Phantasm (1979) — Kicking off a bizarre horror franchise

“OK, I see it all now. We gotta stomp the s**t outta that tall dude!”

Kyle’s rating: Flying metal orbs with knives and blood-draining capabilities . . . what would Freud say?

Kyle’s review: For the most part, if you’re seeing a movie made since the 1980s, you can pretty much ignore the fashion and lingo influence factor. However, a lot of stuff from the ’70s, at least the stuff I’ve seen, is so hopefully inundated by the Age of Aquarius and whatnot that you can’t sit there and just watch the movie unless you’ve flipped your “Hey, this was made a long time ago when things were really different and I must deal with that” switch in your head prior to viewing.

Phantasm is such a film. Doesn’t mean it’s a bad film, far from it. There’s a lot to enjoy, you just have to accept the long flowing locks on the dudes and a general sense of acid-wash coating everything. Ah, acid-wash.

This is the (convoluted and chronologically-challenged) story about a young dude, Mike (Michael Baldwin), who just lost his parents and now all he has left is his older brother Jody (Bill Thornbury) and family friend Reggie (Reggie Bannister). Or does he? The local funeral director that oversaw his parents getting buried, a very tall old man (Angus Scrimm), only has the best intentions for those corpses and certainly won’t be digging them back out of the ground for nefarious purposes. Or will he?

After the movie is over, you’ll turn off the television and go to bed with a feeling of safety, certain that your locked front door will keep out any flying balls or killer dwarves that might be attacking your house. Or will it? Will you? What was the question? What tense am I writing in? Who am I? Gridlock! Gridlock!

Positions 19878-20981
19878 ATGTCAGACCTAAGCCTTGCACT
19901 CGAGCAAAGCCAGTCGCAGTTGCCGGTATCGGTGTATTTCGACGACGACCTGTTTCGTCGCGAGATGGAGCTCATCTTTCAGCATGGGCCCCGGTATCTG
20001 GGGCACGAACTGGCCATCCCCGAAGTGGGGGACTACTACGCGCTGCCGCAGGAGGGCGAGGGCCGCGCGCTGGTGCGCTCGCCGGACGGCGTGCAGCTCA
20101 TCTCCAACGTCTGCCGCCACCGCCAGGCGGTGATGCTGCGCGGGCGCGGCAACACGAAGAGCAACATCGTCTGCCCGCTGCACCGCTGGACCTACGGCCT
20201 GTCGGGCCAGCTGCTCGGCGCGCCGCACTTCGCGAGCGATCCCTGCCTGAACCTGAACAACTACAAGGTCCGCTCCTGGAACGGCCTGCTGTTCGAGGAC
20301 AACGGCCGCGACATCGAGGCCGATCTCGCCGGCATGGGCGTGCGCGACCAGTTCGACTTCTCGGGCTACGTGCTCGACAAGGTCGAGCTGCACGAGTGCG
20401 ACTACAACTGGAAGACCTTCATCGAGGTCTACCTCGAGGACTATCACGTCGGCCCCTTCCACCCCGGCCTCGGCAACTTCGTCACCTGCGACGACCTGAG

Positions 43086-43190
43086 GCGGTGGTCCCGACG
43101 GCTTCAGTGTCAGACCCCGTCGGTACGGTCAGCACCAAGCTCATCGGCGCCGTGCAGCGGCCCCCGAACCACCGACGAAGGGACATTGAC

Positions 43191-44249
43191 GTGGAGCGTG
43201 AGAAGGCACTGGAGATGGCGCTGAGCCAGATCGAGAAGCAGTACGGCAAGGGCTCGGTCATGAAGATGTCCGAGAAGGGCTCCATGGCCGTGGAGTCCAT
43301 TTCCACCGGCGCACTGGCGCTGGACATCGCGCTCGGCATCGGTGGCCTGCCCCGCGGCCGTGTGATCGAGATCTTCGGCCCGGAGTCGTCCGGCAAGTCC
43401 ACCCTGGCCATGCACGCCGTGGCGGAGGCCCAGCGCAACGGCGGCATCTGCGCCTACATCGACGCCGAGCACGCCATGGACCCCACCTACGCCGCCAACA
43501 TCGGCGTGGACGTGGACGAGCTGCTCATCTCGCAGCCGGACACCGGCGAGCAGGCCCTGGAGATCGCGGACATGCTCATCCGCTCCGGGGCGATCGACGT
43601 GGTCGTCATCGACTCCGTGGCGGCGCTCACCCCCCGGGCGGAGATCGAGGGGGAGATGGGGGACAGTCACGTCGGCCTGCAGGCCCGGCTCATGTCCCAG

Look, I tend to be the one who hits the bulk of the vast horror library here, and I’m always explaining that if you pay close attention to these movies most of the confusing plot threads will be tied up in the end. I can’t say that about Phantasm. I’m sure that the creators know what’s going on and where everything is going, but I happen to think the dude stapling the shooting script back in the day borrowing a few papers for rolling purposes, if you know what I’m saying, because there is a fragmented and dreamlike quality to these cinematic proceeding. They “claim” that this was purposeful and they wanted the film to be wacky and wild. Hmmm, I wonder. No way to tell now, though.

This review is pretty fragmented itself, actually. I’m writing it in abnormal psychology class instead of paying attention, and that seems to fit for Phantasm. Anyway, Phantasm is the crazy film your freaky friend and/or older “of age in the ’70s” brother told you about, with crazy dwarves, weird images, an evil tall man chasing a young boy and screaming “Boy!” and has floating silver orbs that follow people and hit them in the head with Wolverine-like claws that pop out. I want a Phantasm ball! Imagine the merchandising possibilities!

Until that happens, and I know you all want one too, we must settle for having this great first film which ultimately makes no sense and is more like watching someone else’s dream that somehow imprinted onto celluloid, but it’s cool! And kinda bloody. It’s a scene, man, dig? So watch it and watch out! Solid!

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